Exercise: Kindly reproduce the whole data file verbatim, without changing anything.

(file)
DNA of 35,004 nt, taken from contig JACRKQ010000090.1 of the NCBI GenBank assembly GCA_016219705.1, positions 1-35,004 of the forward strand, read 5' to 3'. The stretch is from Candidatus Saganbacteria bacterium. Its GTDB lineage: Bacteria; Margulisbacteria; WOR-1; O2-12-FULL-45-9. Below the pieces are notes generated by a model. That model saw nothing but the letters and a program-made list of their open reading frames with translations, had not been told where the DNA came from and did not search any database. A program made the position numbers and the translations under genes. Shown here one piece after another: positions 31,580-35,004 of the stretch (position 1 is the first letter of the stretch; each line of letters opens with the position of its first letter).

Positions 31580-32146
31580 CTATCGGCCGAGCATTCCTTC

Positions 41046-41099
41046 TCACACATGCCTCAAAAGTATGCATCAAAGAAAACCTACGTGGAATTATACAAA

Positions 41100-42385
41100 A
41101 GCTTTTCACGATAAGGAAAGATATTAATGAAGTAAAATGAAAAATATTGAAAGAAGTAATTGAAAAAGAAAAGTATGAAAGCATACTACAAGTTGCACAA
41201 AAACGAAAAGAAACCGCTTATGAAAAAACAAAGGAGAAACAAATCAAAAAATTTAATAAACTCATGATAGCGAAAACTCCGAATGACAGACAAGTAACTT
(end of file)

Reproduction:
DNA of 35,004 nt, taken from contig JACRKQ010000090.1 of the NCBI GenBank assembly GCA_016219705.1, positions 1-35,004 of the forward strand, read 5' to 3'. The stretch is from Candidatus Saganbacteria bacterium. Its GTDB lineage: Bacteria; Margulisbacteria; WOR-1; O2-12-FULL-45-9. Below the pieces are notes generated by a model. That model saw nothing but the letters and a program-made list of their open reading frames with translations, had not been told where the DNA came from and did not search any database. A program made the position numbers and the translations under genes. Shown here one piece after another: positions 31,580-35,004 of the stretch (position 1 is the first letter of the stretch; each line of letters opens with the position of its first letter).

Positions 31580-32146
31580 CTATCGGCCGAGCATTCCTTC

Positions 41046-41099
41046 TCACACATGCCTCAAAAGTATGCATCAAAGAAAACCTACGTGGAATTATACAAA

Positions 41100-42385
41100 A
41101 GCTTTTCACGATAAGGAAAGATATTAATGAAGTAAAATGAAAAATATTGAAAGAAGTAATTGAAAAAGAAAAGTATGAAAGCATACTACAAGTTGCACAA
41201 AAACGAAAAGAAACCGCTTATGAAAAAACAAAGGAGAAACAAATCAAAAAATTTAATAAACTCATGATAGCGAAAACTCCGAATGACAGACAAGTAACTT